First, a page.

“Fables: The Deluxe Edition, Book One” by Bill Willingham

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(Author: Bill Willingham) + (Year: 2009) + (Goodreads)


Review:

Fables is certainly a magical story. And the magic does not only come from the fact that it is literally inspired by fables and fairytale characters. Much of its charm comes directly from the smoothly working machine that this mix of stories and characters is.

While it can hardly be said that many fairytales combined in one story is original, and quite the opposite, lately there have been many of these, Fables still does it in an extremely cool way, if not else. And what’s even more appealing is that it does not only include Disney characters and tales, but different folklore as well. For example, I had completely forgotten about the story of Rose Red and Snow White, which I used to read as a child, and for obvious reasons, I have been focusing much more on the Disney Snow White. It even took me some time to remember the exact name of Rose Red in Bulgarian.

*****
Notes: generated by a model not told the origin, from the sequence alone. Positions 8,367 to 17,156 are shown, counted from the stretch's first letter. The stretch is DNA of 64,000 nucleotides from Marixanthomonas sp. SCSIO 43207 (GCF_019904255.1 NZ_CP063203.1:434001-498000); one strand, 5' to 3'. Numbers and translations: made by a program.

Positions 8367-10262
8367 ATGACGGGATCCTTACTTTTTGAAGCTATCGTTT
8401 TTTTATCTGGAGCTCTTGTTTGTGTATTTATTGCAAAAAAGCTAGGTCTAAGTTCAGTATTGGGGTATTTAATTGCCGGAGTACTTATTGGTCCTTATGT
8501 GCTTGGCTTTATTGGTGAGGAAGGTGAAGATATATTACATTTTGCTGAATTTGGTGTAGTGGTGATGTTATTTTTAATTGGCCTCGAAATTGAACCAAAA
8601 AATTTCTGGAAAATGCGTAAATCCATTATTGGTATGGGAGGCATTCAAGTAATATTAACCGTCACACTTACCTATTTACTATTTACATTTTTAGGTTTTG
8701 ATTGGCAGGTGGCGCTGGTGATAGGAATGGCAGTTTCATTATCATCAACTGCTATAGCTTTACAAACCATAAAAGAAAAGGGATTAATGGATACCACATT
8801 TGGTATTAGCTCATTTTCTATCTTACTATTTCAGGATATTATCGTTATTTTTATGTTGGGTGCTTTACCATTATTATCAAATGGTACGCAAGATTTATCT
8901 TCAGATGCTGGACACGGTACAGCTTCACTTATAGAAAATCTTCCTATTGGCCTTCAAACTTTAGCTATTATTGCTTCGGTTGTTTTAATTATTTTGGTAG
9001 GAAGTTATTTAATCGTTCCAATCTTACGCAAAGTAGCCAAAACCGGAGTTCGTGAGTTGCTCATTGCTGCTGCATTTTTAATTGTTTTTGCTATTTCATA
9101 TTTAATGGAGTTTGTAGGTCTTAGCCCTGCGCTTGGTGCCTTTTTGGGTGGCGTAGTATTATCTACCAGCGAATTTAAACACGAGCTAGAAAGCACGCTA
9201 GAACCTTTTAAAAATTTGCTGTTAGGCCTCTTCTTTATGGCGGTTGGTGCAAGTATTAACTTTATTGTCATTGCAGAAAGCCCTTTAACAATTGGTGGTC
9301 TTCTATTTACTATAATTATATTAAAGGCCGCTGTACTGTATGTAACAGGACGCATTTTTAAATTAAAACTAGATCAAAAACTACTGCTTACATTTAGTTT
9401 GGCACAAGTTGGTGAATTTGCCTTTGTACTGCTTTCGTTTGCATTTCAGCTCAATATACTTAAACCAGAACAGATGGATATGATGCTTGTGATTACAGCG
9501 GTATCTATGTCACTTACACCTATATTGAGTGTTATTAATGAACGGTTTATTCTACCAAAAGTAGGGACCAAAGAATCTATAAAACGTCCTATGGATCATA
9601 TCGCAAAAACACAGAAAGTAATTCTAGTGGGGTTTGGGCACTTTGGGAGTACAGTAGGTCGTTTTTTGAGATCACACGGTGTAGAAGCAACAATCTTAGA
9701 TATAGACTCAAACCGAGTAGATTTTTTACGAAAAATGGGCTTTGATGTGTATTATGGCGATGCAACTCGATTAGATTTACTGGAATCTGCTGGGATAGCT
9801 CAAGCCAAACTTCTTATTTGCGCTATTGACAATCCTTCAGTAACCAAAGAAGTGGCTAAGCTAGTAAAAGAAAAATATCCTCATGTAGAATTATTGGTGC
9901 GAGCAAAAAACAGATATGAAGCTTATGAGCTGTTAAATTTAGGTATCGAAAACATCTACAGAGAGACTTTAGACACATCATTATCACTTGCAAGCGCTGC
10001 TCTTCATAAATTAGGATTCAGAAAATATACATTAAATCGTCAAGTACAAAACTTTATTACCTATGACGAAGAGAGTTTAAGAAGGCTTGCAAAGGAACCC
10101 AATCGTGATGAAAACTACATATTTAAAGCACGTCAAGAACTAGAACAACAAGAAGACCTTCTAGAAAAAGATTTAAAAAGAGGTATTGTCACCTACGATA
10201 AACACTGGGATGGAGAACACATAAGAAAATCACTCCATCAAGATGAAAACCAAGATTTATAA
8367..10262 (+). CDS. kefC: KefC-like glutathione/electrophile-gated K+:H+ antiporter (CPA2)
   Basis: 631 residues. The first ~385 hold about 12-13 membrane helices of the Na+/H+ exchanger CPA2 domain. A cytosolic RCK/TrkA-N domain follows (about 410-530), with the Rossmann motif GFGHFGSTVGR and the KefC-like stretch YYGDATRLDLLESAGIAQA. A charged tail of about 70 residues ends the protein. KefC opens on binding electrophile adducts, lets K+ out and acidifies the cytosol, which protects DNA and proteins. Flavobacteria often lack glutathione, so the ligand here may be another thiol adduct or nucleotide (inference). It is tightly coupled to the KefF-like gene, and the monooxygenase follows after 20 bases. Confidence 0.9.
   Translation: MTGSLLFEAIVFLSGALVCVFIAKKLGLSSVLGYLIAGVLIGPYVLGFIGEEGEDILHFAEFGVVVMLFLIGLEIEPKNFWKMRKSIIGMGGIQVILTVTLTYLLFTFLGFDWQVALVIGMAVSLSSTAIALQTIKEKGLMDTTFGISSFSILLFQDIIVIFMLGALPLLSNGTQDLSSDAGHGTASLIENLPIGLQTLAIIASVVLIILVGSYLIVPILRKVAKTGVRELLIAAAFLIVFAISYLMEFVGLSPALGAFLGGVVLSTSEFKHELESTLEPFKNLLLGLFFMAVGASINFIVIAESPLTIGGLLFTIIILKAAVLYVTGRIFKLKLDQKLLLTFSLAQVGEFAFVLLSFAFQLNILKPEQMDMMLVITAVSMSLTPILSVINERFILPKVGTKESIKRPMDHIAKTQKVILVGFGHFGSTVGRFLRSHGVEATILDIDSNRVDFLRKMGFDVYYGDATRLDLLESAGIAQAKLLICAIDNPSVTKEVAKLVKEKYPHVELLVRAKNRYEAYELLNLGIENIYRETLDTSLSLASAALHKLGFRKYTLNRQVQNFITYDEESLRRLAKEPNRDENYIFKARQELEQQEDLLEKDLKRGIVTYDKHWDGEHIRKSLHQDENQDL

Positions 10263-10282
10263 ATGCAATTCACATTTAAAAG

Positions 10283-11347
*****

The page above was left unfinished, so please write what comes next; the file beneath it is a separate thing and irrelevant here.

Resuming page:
Aside from the enjoyment I received from the way all of the characters fit together, I liked their depiction as well, even though I did not appreciate them as people. I absolutely loved Belle and the Beast going to “marriage counseling” and Prince Charming manipulating gullible  girls for money and sex. The characters had problems just like normal people though, despite being the magical beings we praise in fairytales.

This first deluxe edition contained volumes 1 and 2 and I can boldly state that I enjoyed volume 2 much, much more. The entire Animal Farm idea was brilliant (I really love Animal Farm, surprise, surprise), and evil Goldilocks was both interesting and hilarious.

I also read some of the reviews and saw many negative ones, based on the art, for the most part. It was indeed straightforward and comprising of either close ups or extreme wide shots of the entire place where the action is happening, but it did not necessarily cripple the story. If it was a horror, maybe it would have been better to have more complicated and intricate panels, but in this case it was easy to follow both the art and the events which are being discussed, as there were many new things happening all at the same time.

 

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